Transcendence is awesome, as my kids would say. I’ve experienced it—once. But here is the trouble. Sitting around and waiting for it to recur, or resorting to artificial stimulants to arouse its counterfeit, is not much of a religious life.

The Passover festival, just recently concluded, reminded me again this year that the dirty little secret of religion is habit: dull habit, much of the time, especially after a week of eating matsah and leftover gefilte fish with khreyn. Service to God just is a yoke, and in rabbinical literature the yoke is extolled as liberation:

From whomever accepts the yoke of Torah do they remove the yoke of the state and the yoke of hard labor. And upon whomever removes himself from the yoke of Torah do they lay the yoke of the state and the yoke of hard labor. (Avot 3.5, translated by Jacob Neusner)

The book that turned me toward God—back when I was a teenager, long before I had experienced His transcendence—was Samuel S. Cohon’s Judaism: A Way of Life, first published in 1948. Cohon (1888–1959) was a Reform Jewish theologian who taught at Hebrew Union College for three decades. The “etherealization of religion,” he warns, is as serious a threat to it as idolatry.

Religion’s “practical phase” has few champions, Cohon said. Outsiders to it, yearning for the blessings, “prize religion as a pleasant atmosphere of the soul, as an emotional, poetic, and mystic state of mind…. They separate the religious spirit from religion as an actual experience and as a social institution.” They rob it of any solid form, and like water without a container, it spills across the ground.

Transcendence may be the “most persuasive evidence of God,” but this is not how it operates in the lives of most religious men and women. They do not require evidence of God; their concern is not to defend His existence, but simply to serve Him. Some of them may never even have a “highly personal transcendent experience,” but for those who do, it is less a great and strong wind or an earthquake or fire than a kol d’mamah dakah summoning the believer to go and return to her way.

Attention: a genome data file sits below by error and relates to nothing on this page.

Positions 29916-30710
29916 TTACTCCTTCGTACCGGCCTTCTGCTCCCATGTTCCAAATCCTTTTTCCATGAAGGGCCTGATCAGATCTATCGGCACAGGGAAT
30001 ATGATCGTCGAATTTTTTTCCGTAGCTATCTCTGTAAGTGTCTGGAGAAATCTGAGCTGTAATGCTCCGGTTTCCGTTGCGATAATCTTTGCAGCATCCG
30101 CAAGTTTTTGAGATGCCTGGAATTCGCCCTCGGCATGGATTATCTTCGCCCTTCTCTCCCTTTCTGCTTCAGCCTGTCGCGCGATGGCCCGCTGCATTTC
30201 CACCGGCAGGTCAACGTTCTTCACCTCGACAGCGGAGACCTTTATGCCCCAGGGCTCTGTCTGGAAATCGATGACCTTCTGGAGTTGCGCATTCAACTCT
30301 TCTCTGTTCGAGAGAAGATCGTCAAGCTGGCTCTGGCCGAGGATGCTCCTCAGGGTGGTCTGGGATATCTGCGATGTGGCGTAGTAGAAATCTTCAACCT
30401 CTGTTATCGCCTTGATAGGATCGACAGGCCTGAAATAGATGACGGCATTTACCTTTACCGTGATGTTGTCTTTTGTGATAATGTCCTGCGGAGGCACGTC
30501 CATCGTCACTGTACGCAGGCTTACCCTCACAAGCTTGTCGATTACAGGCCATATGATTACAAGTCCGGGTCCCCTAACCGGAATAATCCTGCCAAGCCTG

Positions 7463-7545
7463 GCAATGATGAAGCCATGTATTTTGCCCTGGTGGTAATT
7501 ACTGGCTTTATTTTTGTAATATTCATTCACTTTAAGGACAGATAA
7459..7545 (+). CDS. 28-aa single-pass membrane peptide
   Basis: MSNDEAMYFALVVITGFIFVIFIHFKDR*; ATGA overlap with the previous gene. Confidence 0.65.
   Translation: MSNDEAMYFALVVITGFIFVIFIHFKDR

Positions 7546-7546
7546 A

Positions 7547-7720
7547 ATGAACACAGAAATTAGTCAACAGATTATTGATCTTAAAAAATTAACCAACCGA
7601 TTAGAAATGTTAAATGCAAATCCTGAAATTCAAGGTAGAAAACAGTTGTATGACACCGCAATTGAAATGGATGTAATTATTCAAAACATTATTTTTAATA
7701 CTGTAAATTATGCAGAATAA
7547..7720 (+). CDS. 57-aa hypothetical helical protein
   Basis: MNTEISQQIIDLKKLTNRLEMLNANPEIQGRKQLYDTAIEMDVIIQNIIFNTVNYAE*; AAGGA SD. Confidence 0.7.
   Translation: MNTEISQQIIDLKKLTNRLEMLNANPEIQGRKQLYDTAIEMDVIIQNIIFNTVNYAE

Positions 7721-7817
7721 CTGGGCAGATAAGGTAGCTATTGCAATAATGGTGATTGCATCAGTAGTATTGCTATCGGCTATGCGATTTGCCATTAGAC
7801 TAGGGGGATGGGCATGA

In Christopher Beha’s astonishing debut novel What Happened to Sophie Wilder (reviewed here), the title character is attending mass at a small parish church when she is invaded by the Holy Spirit—she is taken over by “something outside of herself, something real, not an idea or a conceit or a metaphor”—but rather than pursuing a repetition of the experience, she dedicates herself to caring for her father-in-law as he dies painfully from cancer.

The ordinary religious duties (or what she, as a Catholic, would call humility) are what gives permanence to the moment of transcendence. Neglecting them she might have managed to “hook up” with God, but only briefly and without meaning.

D. G. Myers is a critic and literary historian who taught for nearly a quarter of a century at Texas A&M and Ohio State universities. He is the author of The Elephants Teach and ex-fiction critic for Commentary. He has also written for the New York Times Book Review, the Weekly Standard, Philosophy and Literature, the Sewanee Review, First Things, Jewish Ideas Daily, the Daily Beast, the Barnes & Noble Review, the Journal of the History of Ideas, American Literary History, and other journals.